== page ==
2,527 crowdsourcing and crowdfunding sites
By Bridget Nixdorf
The publishing industry is notoriously hard to crack. Every single day, thousands and thousands of aspiring writers decide to flood the mailboxes (and now inboxes) of editors and agents around the world with their newly completed manuscripts. From there, they are either manually or virtually thrown in to what is known as the slush pile, and, right or wrong, a rejection letter promptly follows.
But this new digital age is a game-changer. The introduction of e-books, e-readers, and web publishers has revolutionized both the production and the consumption of books, forcing the big players in the publishing industry to shape up or ship out. New writers and established authors alike are easily able to share their work with the masses via self-published e-books and hard copies — with or without the backing of a publishing house.
Now add in crowdsourcing and the possibilities are endless. There are several existing platforms (Kickstarter, for one) that allow the creative people of the world to get funded for a variety of projects, including authors who are seeking the means to self-publish. But what happens after the authors reach their monetary goal? Will they be able to navigate the self-publishing world alone and successfully market their work?
That’s where PUBSLUSH comes in, a start-up publisher using crowdsourcing as the first step in the publication process to source talent. Branding itself as “the people’s publisher,” PUBSLUSH is deeply rooted in the spirit of an interactive online community. Writers are encouraged to upload a synopsis and a sample chapter from their manuscript to the site, and from there, the people decide. Using the crowdsourcing model, users are allowed to fund books (which is essentially like preordering a book) that they think should be published. If a particular book gains over 2,000 supporters, PUBSLUSH will provide a full team of experts — from editors and cover designers to publicists — to prep the book for publication, distribution, and marketing. And as for that loyal fan base? Each supporter will receive a first edition copy of the book.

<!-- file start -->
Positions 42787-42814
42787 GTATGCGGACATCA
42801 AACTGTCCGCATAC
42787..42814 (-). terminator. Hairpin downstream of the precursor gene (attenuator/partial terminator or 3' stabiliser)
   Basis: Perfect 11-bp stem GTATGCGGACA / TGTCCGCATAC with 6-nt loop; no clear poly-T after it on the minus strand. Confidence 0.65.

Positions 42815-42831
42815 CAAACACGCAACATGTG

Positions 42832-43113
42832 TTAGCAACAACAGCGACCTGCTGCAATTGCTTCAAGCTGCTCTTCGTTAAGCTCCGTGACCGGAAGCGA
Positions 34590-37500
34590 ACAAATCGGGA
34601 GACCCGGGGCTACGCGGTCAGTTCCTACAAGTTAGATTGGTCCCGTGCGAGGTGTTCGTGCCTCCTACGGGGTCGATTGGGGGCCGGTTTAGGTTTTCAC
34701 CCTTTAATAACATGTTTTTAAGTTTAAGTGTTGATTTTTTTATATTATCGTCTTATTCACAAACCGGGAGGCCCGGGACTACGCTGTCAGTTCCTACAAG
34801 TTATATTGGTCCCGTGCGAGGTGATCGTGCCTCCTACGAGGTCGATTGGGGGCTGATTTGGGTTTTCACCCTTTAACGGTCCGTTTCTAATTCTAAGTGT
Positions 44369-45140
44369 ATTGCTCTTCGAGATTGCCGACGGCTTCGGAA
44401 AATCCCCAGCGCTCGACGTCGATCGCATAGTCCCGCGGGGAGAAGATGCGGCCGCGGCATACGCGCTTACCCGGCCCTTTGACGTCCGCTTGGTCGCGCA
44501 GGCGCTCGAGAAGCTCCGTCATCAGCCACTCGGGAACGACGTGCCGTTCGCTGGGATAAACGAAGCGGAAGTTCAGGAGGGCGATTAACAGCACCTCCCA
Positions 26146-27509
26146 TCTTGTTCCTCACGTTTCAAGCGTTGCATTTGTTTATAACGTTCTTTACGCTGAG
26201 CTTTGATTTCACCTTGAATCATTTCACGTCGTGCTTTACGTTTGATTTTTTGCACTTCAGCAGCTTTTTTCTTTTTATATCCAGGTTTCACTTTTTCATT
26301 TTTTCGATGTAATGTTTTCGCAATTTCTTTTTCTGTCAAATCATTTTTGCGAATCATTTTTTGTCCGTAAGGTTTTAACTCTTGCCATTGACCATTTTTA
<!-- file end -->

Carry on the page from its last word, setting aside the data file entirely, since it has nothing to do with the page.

A unique aspect of PUBSLUSH, crucial to its mission, is its commitment to supporting literacy. For every book sold, a book will be donated to a child in need. In a single word, PUBSLUSH is about giving: giving a voice to aspiring authors, giving the power to decide what gets published to readers, and giving books to children without access to literature.
Jesse Potash, founder of PUBSLUSH, came up with the idea after learning about the struggles that his favorite author, JK Rowling, faced when trying to get published. “I wanted to change the system,” Potash confessed. “I started to really consider the workings of the industry and what could be done to improve it. Why should one editor or intern get to decide the fate of a book? Shouldn’t the people be allowed to decide what they want to read?”
PUBSLUSH has been steadily gaining momentum since the site’s beta launch at the end of the summer, but it has not been without challenges. “People can be very afraid of change,” said Erin Eber, the company’s community manager, “especially when it comes from the Internet, because you’re not necessarily meeting people face-to-face.”
Since the site is in beta currently, many updates are planned including the imminent announcement of an advisory board, site redesign, increased user interaction, and an author resource center. As with any new company, PUBSLUSH must gain credibility, much of which will come after it publishes its first book. Alternative publishing routes can of course be risky, but for authors willing to be part of a new wave of philanthropically inclined publishing, PUBSLUSH promises an even greater reward.